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Kadi  Hat.

General. From 1846 (OED).

Variant spellings of this exist, most commonly ‘cady’. It is possibly of British dialect origin, specifically noted in Lancashire (OED).

Kamarad  Friend, comrade (the German cry for quarter).

General World War I. From 1914 (OED). Attested in numerous sources.

Germans, when surrendering, tended to use this term for ‘friend’ or ‘comrade’.

Kangaroo Feathers  (1) An impossible thing. (2) A tall feather, emu plumes of the Aust. Light Horse.

(1) World War I Australian. Attested here but not otherwise recorded.

This may be a figurative use of (2), as kangaroos having feathers is an impossibility.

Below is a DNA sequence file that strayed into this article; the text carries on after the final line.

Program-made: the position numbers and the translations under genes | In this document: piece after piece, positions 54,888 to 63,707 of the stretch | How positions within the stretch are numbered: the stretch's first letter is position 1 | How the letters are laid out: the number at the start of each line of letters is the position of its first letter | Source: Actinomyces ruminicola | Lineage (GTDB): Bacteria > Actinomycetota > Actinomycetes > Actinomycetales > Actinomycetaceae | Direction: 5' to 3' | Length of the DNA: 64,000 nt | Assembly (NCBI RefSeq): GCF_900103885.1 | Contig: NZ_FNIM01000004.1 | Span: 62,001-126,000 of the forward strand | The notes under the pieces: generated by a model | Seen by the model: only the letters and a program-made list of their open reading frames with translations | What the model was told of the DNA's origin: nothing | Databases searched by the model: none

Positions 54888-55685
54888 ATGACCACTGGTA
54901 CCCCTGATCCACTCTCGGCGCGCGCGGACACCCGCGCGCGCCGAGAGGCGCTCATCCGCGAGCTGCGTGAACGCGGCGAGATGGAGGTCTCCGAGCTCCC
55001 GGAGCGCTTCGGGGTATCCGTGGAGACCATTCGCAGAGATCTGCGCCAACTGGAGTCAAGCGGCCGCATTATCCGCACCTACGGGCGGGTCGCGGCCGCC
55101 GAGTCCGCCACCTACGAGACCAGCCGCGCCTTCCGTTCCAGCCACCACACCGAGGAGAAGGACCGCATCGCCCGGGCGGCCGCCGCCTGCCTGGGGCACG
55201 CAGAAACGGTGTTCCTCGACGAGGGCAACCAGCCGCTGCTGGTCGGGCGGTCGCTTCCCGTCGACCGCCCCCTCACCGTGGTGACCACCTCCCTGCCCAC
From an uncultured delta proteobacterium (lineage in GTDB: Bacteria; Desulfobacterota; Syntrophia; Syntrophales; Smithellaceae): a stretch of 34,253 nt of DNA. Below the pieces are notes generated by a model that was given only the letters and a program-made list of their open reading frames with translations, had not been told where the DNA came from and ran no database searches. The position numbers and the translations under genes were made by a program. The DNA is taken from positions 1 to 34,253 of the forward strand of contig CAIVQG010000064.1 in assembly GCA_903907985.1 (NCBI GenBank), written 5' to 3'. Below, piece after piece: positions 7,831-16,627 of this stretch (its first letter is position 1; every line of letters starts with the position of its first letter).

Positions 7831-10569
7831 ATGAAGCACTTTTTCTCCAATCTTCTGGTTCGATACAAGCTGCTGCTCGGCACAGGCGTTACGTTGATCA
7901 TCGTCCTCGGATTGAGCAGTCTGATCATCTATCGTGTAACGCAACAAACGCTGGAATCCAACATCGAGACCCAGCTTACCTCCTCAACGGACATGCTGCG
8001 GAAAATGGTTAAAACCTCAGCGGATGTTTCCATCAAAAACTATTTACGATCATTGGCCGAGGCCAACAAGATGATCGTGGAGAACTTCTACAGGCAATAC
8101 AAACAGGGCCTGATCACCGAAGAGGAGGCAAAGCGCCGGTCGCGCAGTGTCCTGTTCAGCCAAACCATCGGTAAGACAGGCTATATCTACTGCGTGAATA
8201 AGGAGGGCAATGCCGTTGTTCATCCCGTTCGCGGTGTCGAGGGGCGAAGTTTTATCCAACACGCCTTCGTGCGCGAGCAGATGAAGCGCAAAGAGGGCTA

(2) World War I Australian (AND).

*Kennel Up  Stop talking.

General. From 1919 (OED).

Digger Dialects is the first recorded evidence of this sense.

*Kerensky  ‘To come a Kerensky’. See ‘Gutzer’.

World War I. Attested here and in Digger Dialects but not otherwise recorded.

Arthur and Ramson in Digger Dialects note: ‘The reference is to Aleksandr Feodorovich Kerenski (1881-1970), a Russian who led the democratic revolution of 1905 and who was Premier of the Duma when the Bolsheviks took power in November 1917.’ It was used much in the same way as Gutzer.

Kid Stakes  Insincere flattery, bluff, joking.

General Australian. From 1912 (AND). Attested in numerous sources.